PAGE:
“Because microbiota are easily manipulatable by prebiotics, probiotics, antibiotics, fecal transplants, and dietary changes, altering our microbiota offers a tractable approach to otherwise intractable problems of obesity and unhealthy eating,” the authors wrote.

The authors met and first discussed the ideas in the BioEssays paper at a summer school conference on evolutionary medicine two years ago. Aktipis, who is an evolutionary biologist and a psychologist, was drawn to the opportunity to investigate the complex interaction of the different fitness interests of microbes and their hosts and how those play out in our daily lives. Maley, a computer scientist and evolutionary biologist, had established a career studying how tumor cells arise from normal cells and evolve over time through natural selection within the body as cancer progresses.

In fact, the evolution of tumors and of bacterial communities are linked, points out Aktipis, who said some of the bacteria that normally live within us cause stomach cancer and perhaps other cancers.

“Targeting the microbiome could open up possibilities for preventing a variety of disease from obesity and diabetes to cancers of the gastro-intestinal tract. We are only beginning to scratch the surface of the importance of the microbiome for human health,” she said.

Cinnamon Coconut Water Kefir

Help heal your digestive system, cut sugar cravings, detoxify your body, support your endocrine system, and strengthen your immune system.


4 cups young coconut water—use 3-4 young coconuts

3 tablespoons rehydrated water kefir grains or 1 packet of kefir starter

1-Quart sterilized glass jar with lid

1 cinnamon stick ( my favorite cinnamon sticks)

Instructions HERE

Article outlying the benefits of Coconut Kefir:

The Healing Power of Coconut Kefir (Natural News)

Other tidbits:

According to a recent research, it has emerged that coconut water is rich in Cytokinins that help regulate growth and division of your skin cells. Also, it has abundant Lauric acid which can help minimize the aging of your skin cells, keep connective tissues strong and balance PH levels. All you need to do is apply coconut water onto your affected skin areas every night before going to bed.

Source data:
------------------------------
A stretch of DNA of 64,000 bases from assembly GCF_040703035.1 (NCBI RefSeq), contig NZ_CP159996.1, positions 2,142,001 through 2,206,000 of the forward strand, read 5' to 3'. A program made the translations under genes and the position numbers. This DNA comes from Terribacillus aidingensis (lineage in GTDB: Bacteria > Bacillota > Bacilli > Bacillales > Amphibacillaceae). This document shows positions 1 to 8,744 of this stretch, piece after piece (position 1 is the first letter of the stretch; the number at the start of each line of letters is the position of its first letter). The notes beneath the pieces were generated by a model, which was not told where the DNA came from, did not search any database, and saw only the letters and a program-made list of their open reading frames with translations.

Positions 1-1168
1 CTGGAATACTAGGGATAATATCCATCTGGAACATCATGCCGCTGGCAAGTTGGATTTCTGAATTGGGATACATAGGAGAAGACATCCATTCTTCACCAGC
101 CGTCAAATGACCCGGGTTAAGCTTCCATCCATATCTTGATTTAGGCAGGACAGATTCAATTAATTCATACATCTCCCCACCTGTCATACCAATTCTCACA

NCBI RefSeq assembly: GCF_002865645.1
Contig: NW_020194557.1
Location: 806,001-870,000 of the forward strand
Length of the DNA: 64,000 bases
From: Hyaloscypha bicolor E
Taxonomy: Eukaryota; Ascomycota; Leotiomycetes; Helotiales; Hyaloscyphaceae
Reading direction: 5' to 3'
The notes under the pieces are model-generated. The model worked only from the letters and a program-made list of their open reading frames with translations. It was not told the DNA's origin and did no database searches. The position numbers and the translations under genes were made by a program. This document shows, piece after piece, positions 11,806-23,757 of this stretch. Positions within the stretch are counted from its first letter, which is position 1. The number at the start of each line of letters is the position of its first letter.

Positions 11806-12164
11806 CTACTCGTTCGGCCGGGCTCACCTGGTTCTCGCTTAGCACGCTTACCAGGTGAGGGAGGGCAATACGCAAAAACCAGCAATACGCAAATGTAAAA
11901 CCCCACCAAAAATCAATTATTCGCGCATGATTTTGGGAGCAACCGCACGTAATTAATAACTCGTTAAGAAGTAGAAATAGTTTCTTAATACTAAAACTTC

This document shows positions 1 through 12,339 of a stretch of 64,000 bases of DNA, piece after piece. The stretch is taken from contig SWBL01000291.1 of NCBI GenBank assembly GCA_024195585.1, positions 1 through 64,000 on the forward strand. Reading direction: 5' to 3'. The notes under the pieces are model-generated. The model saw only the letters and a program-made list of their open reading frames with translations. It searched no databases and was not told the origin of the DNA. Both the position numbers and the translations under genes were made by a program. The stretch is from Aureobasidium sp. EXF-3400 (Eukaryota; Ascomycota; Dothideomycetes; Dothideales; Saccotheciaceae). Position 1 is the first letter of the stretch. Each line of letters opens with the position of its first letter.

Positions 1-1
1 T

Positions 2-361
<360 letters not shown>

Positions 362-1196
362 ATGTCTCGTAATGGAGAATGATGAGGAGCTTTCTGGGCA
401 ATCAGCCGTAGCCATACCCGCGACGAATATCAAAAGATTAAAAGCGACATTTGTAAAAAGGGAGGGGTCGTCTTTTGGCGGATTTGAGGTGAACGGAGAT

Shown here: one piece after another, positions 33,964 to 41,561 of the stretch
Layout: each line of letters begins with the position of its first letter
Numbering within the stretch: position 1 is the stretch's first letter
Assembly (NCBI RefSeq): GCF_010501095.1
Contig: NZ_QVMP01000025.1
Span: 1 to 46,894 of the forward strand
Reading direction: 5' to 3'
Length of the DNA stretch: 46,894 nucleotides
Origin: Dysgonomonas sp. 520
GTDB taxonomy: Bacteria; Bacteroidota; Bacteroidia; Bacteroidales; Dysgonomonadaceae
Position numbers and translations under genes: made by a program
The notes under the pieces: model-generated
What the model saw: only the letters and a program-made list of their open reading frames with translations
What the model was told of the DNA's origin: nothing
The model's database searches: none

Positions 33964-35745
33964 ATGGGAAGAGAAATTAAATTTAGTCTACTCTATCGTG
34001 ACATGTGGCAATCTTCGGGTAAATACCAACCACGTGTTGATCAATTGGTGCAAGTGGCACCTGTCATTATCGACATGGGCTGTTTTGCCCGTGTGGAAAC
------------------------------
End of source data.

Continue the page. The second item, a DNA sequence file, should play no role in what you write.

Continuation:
An 8 ounce serving of coconut water contains more potassium than a banana, as well as the macrominerals calcium and magnesium


The Endocrine System

The endocrine system is the system of glands, each of which secretes different types of hormones directly into the bloodstream in order to maintain homeostasis (which from as far as I can tell, is basically the state of living and breathing.) 

Kinda like our nervous system, the endo system is an information signal system, sending messages all around the body. However unlike the nervous system, it’s a little slower off the mark and the effects are slower to initiate, but the responses can be prolonged, lasting from a few hours up to weeks. (This is why it takes about a month or two to check on your thyroxine levels when your dosage or weight changes) Lazy little sucker!

So your brain says, “close your eyes” your response is instant. Your thyroid says, “I’m in overdrive” it can take weeks for your body to react and let you know it’s in trouble. Got it? I think I do… 

So, the endo system is secreting hormones - hormones as all of us here know, are very powerful things as they regulate various functions such as our metabolism, growth, sleep, mood andtissue function. Hormones are substance released from the endocrine tissueinto the bloodstream. Once in the bloodstream, they sail on down to different targettissueand generate a response. Sounds like the quality of our tissue is pretty important for us ladies then. (a quick google search tells me that vitamin C, folate, spearmint and parsley are all helpful for tissue growth. Something to try!)